Age-related macular degeneration (ARMD) is the most common cause of irreversible vision loss in over 50 year olds. The condition does not cause total blindness, but affects the central vision area of the retina, the macula, leaving the peripheral retina unaffected. This part of the retina provides our detailed central vision, and as such macular degeneration causes gradual loss of central vision affecting activities such as reading and driving and even recognising faces. The condition is thought to be due to the accumulation of waste products within the retinal pigment epithelium.
There are two types of macular degeneration:
Dry ARMD is generally described as the better type to have. It is due to gradual damage to the photoreceptors at the macula (central part of the retina used for detailed vision such as reading). It tends to cause gradual deterioration in central (reading) vision and is generally bilateral. While there are many treatments being investigated, currently the only available treatment is antioxidant vitamin supplementation. Dry ARMD can progress causing significant destruction of the photoreceptors (geographic atrophy) and central vision loss. It can also convert to wet ARMD, and there is no way to predict if or when this will occur.
Wet ARMD is due to abnormal blood vessels growing at the macula. These vessels are fragile and can leak and bleed under the retina, and may lead to fairly rapid loss of central vision. With early detection, wet ARMD is treatable and vision can be improved and stabilised.
Age – ARMD is rare before the age of 50 but the risk increases with age. There are signs of ARMD in up to 40% of people over 75.
Family history – having a first degree relative with ARMD increases your risk.
ARMD in one eye – if ARMD is present in one eye there is an increased risk of ARMD in the other.
Smoking – is the single greatest modifiable risk factor for the development and progression of ARMD.
Diet – a poor diet low in antioxidants and high in saturated fats and processed foods increases the risk for ARMD.
Obesity and sedentary lifestyle – people who are significantly overweight or have a sedentary lifestyle are at increased risk for ARMD.
UV exposure – high UV exposure increases ARMD risk.
Dry ARMD may cause minimal visual change for some patients. The symptoms of dry ARMD tend to change slowly, while fairly sudden changes tend to be noted with wet ARMD.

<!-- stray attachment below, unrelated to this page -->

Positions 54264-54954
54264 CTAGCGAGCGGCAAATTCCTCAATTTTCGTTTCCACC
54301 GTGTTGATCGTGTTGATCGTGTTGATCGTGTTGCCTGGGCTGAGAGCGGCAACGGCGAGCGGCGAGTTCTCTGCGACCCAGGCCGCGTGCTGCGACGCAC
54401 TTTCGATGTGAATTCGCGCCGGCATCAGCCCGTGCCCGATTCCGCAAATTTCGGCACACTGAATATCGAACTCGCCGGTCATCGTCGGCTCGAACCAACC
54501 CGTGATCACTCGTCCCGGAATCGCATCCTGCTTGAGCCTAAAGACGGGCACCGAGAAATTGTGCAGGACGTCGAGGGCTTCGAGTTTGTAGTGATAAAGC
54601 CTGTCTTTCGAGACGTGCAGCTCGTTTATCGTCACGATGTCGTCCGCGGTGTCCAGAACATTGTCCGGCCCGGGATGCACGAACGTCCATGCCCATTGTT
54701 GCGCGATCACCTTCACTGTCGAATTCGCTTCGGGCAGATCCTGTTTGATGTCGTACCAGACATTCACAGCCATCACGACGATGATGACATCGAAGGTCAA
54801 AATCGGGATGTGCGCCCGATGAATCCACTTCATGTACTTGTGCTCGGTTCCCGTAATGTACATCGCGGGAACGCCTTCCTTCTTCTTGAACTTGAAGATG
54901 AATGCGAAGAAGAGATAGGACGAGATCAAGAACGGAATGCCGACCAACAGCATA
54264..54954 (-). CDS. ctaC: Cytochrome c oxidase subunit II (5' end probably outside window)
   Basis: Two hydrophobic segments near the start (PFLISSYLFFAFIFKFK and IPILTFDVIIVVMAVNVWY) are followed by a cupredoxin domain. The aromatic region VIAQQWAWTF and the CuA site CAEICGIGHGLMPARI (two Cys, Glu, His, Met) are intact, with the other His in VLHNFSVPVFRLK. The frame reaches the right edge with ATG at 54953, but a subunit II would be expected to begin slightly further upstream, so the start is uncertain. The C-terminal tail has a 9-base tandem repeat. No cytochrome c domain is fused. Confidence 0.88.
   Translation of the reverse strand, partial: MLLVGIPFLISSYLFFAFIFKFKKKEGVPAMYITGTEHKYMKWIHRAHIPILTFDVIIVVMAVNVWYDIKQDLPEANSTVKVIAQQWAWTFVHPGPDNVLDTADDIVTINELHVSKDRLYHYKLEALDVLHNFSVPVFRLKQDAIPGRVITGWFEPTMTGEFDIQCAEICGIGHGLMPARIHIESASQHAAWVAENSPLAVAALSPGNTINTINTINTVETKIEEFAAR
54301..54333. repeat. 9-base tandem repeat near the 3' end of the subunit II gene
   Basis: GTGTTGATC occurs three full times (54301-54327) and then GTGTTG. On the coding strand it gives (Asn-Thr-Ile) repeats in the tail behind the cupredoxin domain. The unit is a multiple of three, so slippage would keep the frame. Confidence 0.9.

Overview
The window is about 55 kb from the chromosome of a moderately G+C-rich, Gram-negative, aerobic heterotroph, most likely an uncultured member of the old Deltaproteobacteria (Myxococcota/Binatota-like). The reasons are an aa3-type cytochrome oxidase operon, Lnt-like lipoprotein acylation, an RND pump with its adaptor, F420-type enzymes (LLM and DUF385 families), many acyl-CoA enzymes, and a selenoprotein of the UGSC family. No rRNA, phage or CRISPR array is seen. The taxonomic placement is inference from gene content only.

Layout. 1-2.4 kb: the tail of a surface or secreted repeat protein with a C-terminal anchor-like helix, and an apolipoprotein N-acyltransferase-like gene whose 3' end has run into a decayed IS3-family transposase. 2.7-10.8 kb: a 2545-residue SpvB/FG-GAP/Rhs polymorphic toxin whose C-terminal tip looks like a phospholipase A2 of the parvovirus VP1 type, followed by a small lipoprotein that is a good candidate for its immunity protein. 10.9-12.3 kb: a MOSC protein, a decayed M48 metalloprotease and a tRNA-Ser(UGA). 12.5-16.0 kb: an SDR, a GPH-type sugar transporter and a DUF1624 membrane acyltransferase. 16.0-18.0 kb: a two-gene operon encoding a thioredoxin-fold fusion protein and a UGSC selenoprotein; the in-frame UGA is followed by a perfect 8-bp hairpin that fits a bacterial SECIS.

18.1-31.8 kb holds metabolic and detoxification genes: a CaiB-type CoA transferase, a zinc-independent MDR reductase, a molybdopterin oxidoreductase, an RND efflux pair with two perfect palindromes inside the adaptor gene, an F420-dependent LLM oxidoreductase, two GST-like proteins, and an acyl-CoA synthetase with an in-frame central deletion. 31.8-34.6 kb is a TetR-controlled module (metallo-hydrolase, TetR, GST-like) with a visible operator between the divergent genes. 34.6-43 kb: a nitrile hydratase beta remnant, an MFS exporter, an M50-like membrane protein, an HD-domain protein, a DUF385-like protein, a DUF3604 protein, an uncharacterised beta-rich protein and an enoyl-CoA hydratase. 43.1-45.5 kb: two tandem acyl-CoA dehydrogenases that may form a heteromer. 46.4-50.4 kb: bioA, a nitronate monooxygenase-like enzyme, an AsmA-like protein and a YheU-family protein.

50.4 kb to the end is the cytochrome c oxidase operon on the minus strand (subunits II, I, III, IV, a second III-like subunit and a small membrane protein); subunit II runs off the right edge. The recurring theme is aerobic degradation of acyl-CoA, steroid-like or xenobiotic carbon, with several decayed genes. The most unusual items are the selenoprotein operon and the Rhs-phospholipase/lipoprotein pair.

Symptoms of macular degeneration can include:
Increased difficulty with reading.Requiring increased light for close work and reading.
Increased difficulty with adapting to changes in light level.
Reduction of colour brightness and intensity.
Increased difficulty recognising faces.
Distortion of letters or words when reading.
Distortion of straight lines (door frames or fence posts may appear bent or wavy).
If you are at risk of ARMD, it is important to be conscious that any change in vision (blurred vision or distorted vision) may be an early warning sign of macula problems, and that vision may deteriorate unless the problem is investigated quickly.
Regular eye examinations will screen for macular degeneration and will detect the early signs of ARMD.
Tests that may assist diagnosis and monitoring of macular degeneration include:
Visual acuity level on a letter chart.
Amsler grid test assesses distortion (such as faded, broken or wavy lines) within the central 10 degrees of vision.
Retinal examination may detect small yellow spots at the macula (drusen), in early ARMD. Haemorrhage may be seen at the macula in wet ARMD.
Optical coherence tomography (OCT) can identify areas of macular thickening or thinning and the presence of abnormal blood and fluid under the macula.
Fluorescein angiography uses a special dye and camera to look at the blood flow in the retina and choroid to detect abnormal vessels.
Fundus autofluorescence photography can be useful to show progression of dry macular degeneration.
There is no current treatment for dry ARMD, however antioxidant and nutritional supplements have been shown to reduce the risk of developing wet ARMD.
The following lifestyle and dietary changes can help prevent early dry ARMD and its progression:
Maintain a healthy weight and blood pressure.
Maintain a well-balanced diet, low in processed foods (include green leafy vegetables and fish several times a week).
Self-monitoring central vision on a weekly basis with an Amsler grid to identify new blur or distortion is very important with ARMD, as is early presentation if changes are seen.
Wet ARMD can generally be successfully treated with the use of anti-vascular endothelial growth factor (VEGF) medication injected into the eye. These drugs stop abnormal blood vessels from growing and leaking. Usually three injections at four week intervals are required to stabilise wet ARMD, and then maintenance treatment every 4 to 16 weeks after this is required to maintain the improvement in vision. The earlier treatment is commenced, the better the visual outcome will be.
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